Scientists Explore the Use of Sound in Ancient Times

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The OTS Foundation announced a three-day conference on Archaeoacoustics, beginning on 30 October 2015 in Istanbul, Turkey. Researchers will explore the latest methods for collecting acoustic data in ancient sites, while defining the way forward for a new science with exciting implications for modern therapy.

About 12,000 years old

Gobekli Tepe excavation site, Turkey

We are particularly interested in ... possible impact on brain activity.

A second international multi-disciplinary conference on the use of sound in the ancient world will meet at Istanbul Technical University beginning on 30 October 2015. While it is no secret that ancient cultures all over the world have exploited natural sound phenomena for spiritual and ceremonial use, there has been little progress in crossing the boundaries of archaeology to include architecture and the physics of acoustics and vice versa. People may have manipulated sound to connect with the invisible divine or to gain power. Like the first such conference, held in Malta last year, Archaeoacoustics II seeks to break through barriers to a new understanding of our past.

Presentations from researchers, scholars and technologists working across diverse disciplines, sites and practices will focus on the ancient use of sound in sacred and contemplative spaces. With specialists collecting multi-disciplinary input on the spot, the working non-profit conference becomes inspirational bedrock for new thought. “We are particularly interested in the role acoustic behavior may have had in the development and design of important architecture and ritual spaces throughout the ancient world, the question of intention and any possible impact of exposure on brain activity,” say organizers from The OTS Foundation.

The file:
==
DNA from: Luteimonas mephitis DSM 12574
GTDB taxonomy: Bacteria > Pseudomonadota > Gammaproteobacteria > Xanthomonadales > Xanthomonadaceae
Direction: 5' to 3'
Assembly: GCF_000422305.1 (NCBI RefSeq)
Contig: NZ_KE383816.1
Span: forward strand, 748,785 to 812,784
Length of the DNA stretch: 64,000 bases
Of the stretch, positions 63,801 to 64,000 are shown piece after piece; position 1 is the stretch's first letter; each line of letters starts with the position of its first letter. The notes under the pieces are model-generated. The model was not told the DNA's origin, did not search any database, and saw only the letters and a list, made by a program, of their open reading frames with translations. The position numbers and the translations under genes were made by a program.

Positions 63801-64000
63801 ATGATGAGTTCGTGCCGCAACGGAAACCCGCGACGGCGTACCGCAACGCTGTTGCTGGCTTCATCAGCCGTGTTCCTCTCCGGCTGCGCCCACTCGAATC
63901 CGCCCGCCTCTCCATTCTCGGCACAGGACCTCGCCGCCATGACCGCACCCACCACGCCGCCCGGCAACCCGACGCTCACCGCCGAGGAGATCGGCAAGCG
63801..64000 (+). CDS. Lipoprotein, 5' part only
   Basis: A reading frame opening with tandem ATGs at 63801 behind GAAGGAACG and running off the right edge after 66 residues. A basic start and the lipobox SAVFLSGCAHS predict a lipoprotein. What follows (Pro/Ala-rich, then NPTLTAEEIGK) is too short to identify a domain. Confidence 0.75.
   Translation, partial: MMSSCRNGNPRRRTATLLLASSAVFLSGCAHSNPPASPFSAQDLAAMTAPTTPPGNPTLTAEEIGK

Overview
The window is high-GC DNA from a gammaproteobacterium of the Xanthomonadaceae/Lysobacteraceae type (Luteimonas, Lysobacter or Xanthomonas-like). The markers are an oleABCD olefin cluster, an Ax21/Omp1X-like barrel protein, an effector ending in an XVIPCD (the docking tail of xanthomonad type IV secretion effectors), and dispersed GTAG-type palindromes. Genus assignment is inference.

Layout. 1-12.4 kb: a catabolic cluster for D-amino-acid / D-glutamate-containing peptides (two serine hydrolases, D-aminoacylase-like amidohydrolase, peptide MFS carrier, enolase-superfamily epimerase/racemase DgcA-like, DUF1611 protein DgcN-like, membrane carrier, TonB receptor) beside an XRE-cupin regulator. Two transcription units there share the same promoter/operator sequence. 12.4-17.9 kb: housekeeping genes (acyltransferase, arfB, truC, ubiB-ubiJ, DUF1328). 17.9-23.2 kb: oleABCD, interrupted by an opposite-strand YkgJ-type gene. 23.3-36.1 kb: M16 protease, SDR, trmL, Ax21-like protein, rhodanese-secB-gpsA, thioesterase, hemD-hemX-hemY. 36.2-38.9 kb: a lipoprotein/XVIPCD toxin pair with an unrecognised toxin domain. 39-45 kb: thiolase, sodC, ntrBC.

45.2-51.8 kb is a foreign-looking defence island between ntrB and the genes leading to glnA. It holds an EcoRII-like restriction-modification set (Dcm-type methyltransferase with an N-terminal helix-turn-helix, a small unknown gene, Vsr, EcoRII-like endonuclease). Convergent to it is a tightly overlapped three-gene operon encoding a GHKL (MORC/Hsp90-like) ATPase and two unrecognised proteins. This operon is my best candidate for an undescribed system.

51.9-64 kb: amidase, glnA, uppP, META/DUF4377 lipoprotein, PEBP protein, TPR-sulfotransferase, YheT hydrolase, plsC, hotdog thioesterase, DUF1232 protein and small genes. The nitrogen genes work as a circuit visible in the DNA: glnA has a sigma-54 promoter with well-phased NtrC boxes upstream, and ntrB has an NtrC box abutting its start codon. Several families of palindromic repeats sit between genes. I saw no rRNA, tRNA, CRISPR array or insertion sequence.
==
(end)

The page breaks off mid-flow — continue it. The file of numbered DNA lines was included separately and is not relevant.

A planned workshop will address the creation of a theoretical base, standardization of data and development of an accepted methodology for the study of the emerging field of Archaeoacoustics. Presentations and subsequent publication will be in English. Anticipated speakers and titles are listed on the Conference website. Registration for Archaeoacoustics II is now open for a limited number of non-presenting observers.

Istanbul is the gateway to Ancient Anatolia: birthplace of Agriculture and the Cradle of Civilization. The venue affords the potential for exploring the 12,000 year old remains of the world’s oldest known shrine, Gobekli Tepe, which has redefined earlier held beliefs about prehistoric human development.

The conference is organized and hosted by The OTS Foundation, a United States of America not-for-profit 501(c)(3) educational foundation dedicated to research and public outreach concerning the Neolithic (New Stone Age) in Europe and the Mediterranean. With offices in Florida and Malta, OTSF activities include support for research and meetings such as this one.

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